July 7, 2006

July 7, 2006 | Backgrounder on Trade, Economic Freedom

U.S. Trade Policy Tracker

Free and open trade has contributed to the enor­mous prosperity that America enjoys today. This year, Congress has a unique and historic opportunity to unlock further the benefits of free trade for American consumers and producers. Bilateral free trade agree­ments (FTAs) with Oman and Peru, along with Viet­nam's accession to the World Trade Organization (WTO), await congressional approval. FTAs with South Korea, Panama, Colombia, and Malaysia are being negotiated. At the same time, the Doha Round of WTO trade negotiations is becoming the biggest challenge and opportunity for the United States. With more than 90 percent of the world's consumers living outside of the U.S., seizing these opportunities to expand free trade is vital.

America's Free Trade Agenda

The U.S. has forged a strong leadership role within the WTO. With 149 members in the WTO, the United States benefits from the increased market access generated by multilateral trade agreements.

Along with multilateral trade liberalization in the WTO, regional and bilateral FTAs also figure as important U.S. trade policy tools.[1] The U.S. has been seeking comprehensive and high-quality trade agree­ments that are "tailored to reflect a world of high tech­nology, complex new intellectual property standards, labor and environmental considerations, and the growth of the service sector."[2]

U.S. Free Trade Agreements

While multilateral negotiations take time, FTAs allow the U.S. the option of obtaining agreements with countries that are willing to dismantle foreign trade barriers rapidly. FTAs formed with different countries or regions can also serve as building blocks for broader agreements and provide institutional competition that helps to keep multilateral talks on track.

Existing FTAs

As of May 2006, the U.S. has nine FTAs with 15 countries. (See Table 1.) Congress has approved the trade pacts with Israel, Canada and Mexico,[3] Jor­dan, Singapore, Chile, Australia, Bahrain, and Morocco. Most recently, it approved DR–CAFTA, the Dominican Republic–Central America Free Trade Agreement, which includes the Dominican Republic, Costa Rica, El Salvador, Guatemala, Hon­duras, and Nicaragua.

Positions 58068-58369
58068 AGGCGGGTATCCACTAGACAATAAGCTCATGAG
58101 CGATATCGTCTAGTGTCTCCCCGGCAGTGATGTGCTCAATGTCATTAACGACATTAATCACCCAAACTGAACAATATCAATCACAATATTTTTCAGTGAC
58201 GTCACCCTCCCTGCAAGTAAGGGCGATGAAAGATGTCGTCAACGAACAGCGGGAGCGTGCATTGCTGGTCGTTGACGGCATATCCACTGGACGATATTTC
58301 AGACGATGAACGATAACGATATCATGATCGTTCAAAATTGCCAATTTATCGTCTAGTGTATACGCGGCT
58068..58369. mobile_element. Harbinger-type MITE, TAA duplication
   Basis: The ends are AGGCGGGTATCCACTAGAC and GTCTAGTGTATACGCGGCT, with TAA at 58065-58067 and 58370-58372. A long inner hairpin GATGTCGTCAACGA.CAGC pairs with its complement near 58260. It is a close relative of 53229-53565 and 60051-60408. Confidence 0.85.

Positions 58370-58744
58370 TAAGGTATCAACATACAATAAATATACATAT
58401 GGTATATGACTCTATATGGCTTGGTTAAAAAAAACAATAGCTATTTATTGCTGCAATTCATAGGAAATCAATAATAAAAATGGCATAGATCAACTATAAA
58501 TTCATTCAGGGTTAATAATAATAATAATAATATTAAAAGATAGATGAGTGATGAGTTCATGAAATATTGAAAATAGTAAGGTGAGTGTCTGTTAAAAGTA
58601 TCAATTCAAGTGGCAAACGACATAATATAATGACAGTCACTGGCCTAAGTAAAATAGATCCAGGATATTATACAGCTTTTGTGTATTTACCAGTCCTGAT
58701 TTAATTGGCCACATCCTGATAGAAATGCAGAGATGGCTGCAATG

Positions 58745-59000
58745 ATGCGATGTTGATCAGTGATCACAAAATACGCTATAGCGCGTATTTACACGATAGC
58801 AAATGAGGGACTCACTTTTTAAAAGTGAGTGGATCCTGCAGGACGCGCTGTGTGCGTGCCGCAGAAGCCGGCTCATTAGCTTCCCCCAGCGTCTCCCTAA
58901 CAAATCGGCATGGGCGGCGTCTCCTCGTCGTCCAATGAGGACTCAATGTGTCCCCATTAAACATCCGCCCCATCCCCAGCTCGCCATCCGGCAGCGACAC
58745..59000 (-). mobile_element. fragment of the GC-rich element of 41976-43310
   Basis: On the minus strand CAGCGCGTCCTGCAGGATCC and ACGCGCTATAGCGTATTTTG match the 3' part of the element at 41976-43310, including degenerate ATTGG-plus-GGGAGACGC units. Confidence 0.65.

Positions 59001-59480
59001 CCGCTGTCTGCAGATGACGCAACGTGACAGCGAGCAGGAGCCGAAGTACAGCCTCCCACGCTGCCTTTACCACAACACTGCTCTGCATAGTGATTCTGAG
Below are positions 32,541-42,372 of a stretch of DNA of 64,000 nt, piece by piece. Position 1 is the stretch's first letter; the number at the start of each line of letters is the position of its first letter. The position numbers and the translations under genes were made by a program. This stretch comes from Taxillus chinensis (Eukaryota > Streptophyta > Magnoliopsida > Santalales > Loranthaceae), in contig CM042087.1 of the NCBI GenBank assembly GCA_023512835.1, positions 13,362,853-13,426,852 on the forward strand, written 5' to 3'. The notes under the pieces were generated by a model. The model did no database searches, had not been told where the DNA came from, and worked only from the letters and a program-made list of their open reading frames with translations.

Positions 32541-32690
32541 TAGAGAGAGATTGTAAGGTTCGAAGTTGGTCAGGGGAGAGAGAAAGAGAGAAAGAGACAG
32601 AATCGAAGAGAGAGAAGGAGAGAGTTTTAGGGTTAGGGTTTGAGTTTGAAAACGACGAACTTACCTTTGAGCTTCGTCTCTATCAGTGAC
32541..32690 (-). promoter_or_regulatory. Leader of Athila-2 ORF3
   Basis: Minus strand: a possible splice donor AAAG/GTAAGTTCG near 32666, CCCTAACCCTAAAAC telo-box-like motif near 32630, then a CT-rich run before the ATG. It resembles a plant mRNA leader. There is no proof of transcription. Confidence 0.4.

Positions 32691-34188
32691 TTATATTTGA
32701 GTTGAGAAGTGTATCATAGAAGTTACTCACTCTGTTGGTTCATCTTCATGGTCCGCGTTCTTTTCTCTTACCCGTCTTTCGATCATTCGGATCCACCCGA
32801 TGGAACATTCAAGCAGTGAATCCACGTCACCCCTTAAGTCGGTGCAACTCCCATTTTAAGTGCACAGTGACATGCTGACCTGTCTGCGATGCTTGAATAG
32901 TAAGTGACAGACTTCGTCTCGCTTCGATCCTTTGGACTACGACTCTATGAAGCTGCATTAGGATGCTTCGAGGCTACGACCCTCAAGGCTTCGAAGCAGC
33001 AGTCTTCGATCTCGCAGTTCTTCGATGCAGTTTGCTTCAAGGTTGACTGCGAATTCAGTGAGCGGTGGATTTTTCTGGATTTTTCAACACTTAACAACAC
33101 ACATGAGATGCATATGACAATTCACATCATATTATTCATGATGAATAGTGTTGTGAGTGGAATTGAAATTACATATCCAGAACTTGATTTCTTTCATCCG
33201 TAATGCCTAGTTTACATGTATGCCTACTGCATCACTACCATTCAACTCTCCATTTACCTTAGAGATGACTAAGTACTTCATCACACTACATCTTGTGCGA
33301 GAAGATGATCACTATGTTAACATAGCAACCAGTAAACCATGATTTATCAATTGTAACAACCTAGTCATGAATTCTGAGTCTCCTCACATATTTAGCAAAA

These nine FTAs have been producing impres­sive results. They account for more than $900 bil­lion in two-way trade, which is about 36 percent of total U.S. trade with the world. U.S. exports to FTA partner countries are growing twice as fast as U.S. exports to countries that do not have FTAs with the U.S.[4]

Trade promotion authority (TPA), formerly known as fast track authority, has helped the U.S. negotiate and conclude new free trade agreements in an efficient and timely manner. Under TPA, Con­gress can approve or reject an entire agreement, but it cannot alter specific provisions in the agreement. In return, the President must fulfill certain criteria in each FTA, as specified by Congress.

Because of the way that TPA is implemented, countries are assured that U.S. trade policy commit­ments in an FTA will not be amended by Congress after negotiations are concluded. Consequently, TPA enhances America's ability to negotiate trade agreements by ensuring that U.S. commitments are made in good faith. This minimizes the cost and uncertainty associated with the negotiation process. The current TPA will expire on July 1, 2007.

The FTA Process

Although TPA legislation defines several objec­tives that affect the structure and content of an FTA, it does not limit the list of potential FTA partners by any criteria other than the degree to which a coun­try has put into practice its existing WTO obliga­tions.[5] Accordingly, there are three main stages of the FTA process.

Phase I: Consideration and Selection of an FTA Partner

Economic and political factors play a role in determining a country's appeal as a U.S. FTA part­ner. A 2004 General Accounting Office study reported that the process of assessing potential FTA partners is based on six criteria: